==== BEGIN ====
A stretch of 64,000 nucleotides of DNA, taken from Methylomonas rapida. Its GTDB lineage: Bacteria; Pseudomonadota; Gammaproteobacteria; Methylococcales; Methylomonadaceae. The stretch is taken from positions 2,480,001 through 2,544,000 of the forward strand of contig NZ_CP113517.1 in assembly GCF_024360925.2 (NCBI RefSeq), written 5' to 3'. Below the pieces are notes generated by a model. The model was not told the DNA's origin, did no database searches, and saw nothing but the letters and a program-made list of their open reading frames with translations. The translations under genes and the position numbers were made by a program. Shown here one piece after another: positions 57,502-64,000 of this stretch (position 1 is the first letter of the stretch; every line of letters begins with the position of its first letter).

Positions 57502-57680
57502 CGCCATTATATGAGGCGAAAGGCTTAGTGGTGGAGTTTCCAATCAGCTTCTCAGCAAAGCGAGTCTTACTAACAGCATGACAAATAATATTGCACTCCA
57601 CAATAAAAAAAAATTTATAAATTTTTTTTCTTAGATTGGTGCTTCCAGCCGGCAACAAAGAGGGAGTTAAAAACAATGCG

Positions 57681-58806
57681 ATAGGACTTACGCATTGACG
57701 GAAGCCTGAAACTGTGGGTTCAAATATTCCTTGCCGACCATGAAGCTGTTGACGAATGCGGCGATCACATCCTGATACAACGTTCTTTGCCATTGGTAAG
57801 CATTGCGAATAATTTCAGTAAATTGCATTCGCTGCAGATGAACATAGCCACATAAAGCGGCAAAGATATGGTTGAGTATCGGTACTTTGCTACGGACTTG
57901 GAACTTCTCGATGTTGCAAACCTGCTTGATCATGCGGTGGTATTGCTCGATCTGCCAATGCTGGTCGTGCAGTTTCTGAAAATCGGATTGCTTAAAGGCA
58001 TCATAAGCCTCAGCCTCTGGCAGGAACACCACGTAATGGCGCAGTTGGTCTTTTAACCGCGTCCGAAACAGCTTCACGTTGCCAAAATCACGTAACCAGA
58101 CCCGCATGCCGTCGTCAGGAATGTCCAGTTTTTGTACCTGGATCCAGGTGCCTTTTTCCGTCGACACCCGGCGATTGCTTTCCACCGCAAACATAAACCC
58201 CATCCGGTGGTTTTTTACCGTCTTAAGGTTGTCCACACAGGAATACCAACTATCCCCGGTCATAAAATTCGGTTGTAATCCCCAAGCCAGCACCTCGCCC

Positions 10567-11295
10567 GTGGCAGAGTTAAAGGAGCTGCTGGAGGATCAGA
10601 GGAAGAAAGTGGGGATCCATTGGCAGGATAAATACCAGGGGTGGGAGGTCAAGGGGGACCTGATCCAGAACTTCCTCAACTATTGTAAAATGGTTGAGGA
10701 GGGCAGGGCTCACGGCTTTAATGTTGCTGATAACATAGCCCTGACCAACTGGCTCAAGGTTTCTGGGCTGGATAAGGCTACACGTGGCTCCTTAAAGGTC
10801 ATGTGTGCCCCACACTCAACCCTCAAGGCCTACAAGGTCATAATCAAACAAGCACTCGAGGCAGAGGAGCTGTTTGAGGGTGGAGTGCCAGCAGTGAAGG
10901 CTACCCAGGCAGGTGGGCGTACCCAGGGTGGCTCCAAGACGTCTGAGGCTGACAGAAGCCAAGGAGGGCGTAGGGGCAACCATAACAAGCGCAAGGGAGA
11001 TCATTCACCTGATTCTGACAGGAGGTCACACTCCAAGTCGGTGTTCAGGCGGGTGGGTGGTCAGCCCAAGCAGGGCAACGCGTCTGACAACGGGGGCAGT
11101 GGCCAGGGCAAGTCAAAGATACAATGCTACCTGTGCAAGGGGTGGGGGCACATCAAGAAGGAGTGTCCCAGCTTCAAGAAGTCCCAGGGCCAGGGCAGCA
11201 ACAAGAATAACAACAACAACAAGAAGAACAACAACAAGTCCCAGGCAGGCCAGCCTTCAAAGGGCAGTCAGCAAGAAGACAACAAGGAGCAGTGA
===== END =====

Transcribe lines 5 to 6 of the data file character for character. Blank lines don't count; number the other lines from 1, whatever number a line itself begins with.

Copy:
Positions 57681-58806
57681 ATAGGACTTACGCATTGACG